That being said, anything in those churned soils will still be there, just all mixed up, so you do still get a snapshot of what had been going on in a place from just the soil.  Worked flints suggest prehistoric activity, various ages of pottery indicate activity relating to their respective time periods. In an agricultural landscape because organic material has been added to the soil to fertilize them, it is common to find all sorts of things in the soil brought in by accident with manure from the wider area; not just things from that place. Pottery from the Victorian era might for example indicate people being active there in that time period from a nearby house or similar, but it might more likely represent night soil from local Trial pit at Bosavern Farmtowns which was scattered on fields at that time. Similarly, beach pebbles added accidentally when seaweed was added to improve soils can be found - all indications of farming though time. Who hasn’t found a clay pipe stem or bit of brick in their garden or in a field they were walking through for example?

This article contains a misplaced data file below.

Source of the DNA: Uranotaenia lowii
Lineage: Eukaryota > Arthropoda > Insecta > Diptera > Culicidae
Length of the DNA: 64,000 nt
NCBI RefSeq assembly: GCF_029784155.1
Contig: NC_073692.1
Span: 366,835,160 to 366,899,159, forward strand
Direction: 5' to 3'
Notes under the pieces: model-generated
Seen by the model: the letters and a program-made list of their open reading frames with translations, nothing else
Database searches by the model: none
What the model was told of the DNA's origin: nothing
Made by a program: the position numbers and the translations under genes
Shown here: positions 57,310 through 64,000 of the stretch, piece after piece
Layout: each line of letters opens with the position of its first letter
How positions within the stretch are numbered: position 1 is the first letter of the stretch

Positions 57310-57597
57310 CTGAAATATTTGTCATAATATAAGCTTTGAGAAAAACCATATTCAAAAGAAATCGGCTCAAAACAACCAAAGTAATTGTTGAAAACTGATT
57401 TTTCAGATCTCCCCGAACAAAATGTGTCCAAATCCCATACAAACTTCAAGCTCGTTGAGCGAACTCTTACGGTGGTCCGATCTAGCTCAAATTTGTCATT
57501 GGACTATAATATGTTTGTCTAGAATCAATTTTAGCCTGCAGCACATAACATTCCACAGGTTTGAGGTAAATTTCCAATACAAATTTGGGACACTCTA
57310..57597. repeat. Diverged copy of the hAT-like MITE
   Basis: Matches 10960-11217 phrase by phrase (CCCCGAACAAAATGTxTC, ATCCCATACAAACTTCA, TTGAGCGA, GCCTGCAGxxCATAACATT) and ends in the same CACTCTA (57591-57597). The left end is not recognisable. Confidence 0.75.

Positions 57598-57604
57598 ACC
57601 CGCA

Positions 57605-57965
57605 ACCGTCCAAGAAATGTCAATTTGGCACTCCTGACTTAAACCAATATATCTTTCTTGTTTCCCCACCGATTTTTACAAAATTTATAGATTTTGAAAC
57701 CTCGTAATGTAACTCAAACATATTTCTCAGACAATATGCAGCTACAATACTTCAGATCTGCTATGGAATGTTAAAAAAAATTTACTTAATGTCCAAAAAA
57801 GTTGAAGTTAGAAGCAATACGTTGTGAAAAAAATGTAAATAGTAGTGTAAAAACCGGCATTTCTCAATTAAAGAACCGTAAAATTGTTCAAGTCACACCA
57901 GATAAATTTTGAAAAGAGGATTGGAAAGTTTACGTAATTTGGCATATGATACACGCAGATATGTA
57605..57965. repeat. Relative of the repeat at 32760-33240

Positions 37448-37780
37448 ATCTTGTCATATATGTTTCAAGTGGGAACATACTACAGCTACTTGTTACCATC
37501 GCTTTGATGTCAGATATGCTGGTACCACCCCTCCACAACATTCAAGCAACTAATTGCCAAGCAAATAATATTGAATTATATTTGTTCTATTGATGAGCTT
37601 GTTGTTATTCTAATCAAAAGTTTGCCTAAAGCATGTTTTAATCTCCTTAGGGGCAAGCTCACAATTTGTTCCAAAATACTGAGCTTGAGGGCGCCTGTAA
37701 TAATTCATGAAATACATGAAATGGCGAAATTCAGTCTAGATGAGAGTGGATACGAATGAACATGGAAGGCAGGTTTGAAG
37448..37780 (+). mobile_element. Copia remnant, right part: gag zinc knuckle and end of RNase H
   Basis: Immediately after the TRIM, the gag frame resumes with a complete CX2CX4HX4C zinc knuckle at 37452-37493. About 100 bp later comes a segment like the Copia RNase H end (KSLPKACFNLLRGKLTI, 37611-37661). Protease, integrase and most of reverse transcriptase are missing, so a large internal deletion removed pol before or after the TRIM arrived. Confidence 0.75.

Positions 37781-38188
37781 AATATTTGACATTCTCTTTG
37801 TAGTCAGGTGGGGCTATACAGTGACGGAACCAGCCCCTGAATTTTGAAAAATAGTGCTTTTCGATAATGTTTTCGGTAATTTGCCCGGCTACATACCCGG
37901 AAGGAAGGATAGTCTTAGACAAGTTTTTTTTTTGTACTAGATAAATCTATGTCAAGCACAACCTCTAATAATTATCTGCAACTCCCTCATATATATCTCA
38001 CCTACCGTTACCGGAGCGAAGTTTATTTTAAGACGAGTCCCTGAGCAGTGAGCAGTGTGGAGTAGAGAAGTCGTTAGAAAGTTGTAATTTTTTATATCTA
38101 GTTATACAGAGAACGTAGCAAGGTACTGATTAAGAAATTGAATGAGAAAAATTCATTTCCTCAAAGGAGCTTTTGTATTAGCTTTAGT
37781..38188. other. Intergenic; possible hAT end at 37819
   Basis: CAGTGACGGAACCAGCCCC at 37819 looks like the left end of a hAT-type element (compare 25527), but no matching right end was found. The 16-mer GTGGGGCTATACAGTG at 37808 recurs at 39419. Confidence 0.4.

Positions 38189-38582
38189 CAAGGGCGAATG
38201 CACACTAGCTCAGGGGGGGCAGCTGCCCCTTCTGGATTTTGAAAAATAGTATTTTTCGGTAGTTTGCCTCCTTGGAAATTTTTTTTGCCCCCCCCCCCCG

And so, we found flint and stone and a few buried prehistoric features at Hillside, where the overall landscape character is that of a buried Prehistoric fieldscape and settlements; largely assumed to be Bronze Age in character with the hilltop enclosure above on Bartinney and the round houses in the vicinity dating to this period. The flint was not a surprise but the age of the flint was, with a lot of it looking like Neolithic rather than the expected Bronze Age – all very interesting and one to add to the Cornwall's Historic Environment Record. Without digging up any archaeological features, and knowing the land has been quite well damaged by ploughing, we still get a snapshot of what might have been happening in the area.